4: The UK has great blogs but not great bloggers.

A blog needs to be consistent and updated 2 – 3 times a week to have any real effect. The readers need to be able to pick up the theme in the opening lines. I’m thinking I need to work on this in order to properly promote my thinking, and in turn my content. Probably the number one skill a good blogger needs is the discipline to post when there are so many other distractions in social media. Britain lacks good bloggers that post often enough to build following. I’m a big fan of Sirona Says from @Andyheadworth and he is rightfully recieving critical acclaim. When I look at the blog 3 things stand out for me: Content, variety and consistent postings 3 – 4 times a week. I don’t see many other blogs, if any, matching this in our space. I see some great content from time to time but not enough on a regular enough basis to build following. If #trulondon can spawn even 3 more blogs to rival Andy then it will have been a great success. I’m thinking of running a blog carnival in December to get things started.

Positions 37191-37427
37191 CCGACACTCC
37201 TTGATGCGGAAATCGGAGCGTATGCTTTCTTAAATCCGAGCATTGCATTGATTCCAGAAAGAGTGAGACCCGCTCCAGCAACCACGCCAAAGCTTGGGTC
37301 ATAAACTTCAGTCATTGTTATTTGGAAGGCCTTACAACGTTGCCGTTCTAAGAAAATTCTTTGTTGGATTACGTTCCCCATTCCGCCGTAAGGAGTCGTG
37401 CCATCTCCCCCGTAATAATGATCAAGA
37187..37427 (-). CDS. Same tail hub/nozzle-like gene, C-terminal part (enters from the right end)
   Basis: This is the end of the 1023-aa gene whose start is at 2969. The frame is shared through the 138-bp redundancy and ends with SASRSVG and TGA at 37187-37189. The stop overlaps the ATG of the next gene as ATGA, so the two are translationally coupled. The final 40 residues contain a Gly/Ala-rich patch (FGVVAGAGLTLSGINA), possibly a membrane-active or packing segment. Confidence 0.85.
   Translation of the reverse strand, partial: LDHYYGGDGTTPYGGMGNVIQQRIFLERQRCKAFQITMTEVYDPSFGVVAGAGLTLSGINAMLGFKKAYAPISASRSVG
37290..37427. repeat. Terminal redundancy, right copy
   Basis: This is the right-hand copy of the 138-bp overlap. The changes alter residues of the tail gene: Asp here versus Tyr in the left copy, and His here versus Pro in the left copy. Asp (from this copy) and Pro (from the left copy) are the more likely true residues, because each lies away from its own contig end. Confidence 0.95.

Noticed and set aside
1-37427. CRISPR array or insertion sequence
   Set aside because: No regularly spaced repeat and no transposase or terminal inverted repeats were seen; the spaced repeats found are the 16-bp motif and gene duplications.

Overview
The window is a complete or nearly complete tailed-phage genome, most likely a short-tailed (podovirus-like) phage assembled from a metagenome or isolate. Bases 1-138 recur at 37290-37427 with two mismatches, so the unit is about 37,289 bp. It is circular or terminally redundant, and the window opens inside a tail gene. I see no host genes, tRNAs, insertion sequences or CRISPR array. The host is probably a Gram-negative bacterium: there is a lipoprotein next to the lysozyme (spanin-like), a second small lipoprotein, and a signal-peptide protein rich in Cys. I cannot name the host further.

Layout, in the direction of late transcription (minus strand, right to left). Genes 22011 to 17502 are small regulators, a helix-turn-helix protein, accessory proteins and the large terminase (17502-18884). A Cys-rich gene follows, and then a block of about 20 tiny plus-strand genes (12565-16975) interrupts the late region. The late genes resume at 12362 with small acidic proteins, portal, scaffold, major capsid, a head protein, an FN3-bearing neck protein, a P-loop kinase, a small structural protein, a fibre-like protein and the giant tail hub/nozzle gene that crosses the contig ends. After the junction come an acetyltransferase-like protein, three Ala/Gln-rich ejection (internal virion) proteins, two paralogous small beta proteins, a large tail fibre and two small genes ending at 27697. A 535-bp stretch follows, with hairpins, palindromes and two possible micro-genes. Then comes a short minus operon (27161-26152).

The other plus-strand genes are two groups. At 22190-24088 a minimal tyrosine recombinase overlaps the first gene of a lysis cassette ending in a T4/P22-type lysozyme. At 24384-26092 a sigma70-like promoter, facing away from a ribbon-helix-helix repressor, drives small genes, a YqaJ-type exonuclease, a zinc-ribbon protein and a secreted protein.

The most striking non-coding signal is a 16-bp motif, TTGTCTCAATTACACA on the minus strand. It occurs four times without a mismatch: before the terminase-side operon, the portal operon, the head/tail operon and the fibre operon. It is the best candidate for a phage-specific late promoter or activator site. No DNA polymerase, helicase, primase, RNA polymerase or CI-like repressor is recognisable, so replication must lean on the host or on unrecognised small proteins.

5: You need great service and products to match great social media.

The bigger your brand in social media the more open you are to critical comment when you don’t deliver. This is also why “listening” to what is being said by searching your name/brand in applications like tweetdeck or addict-o-matic is so useful. You can’t control what is being said but you can respond positively. Thanks to Paul @Carveconsulting & of course @Mattalder (The Addler) for this one.

6: Employer brand no longer exists.

I didn’t get in on the Recruiter cast debate on this but it did get me thinking. I’m looking forward to the debate when it goes out on Wednesday. Look out for it.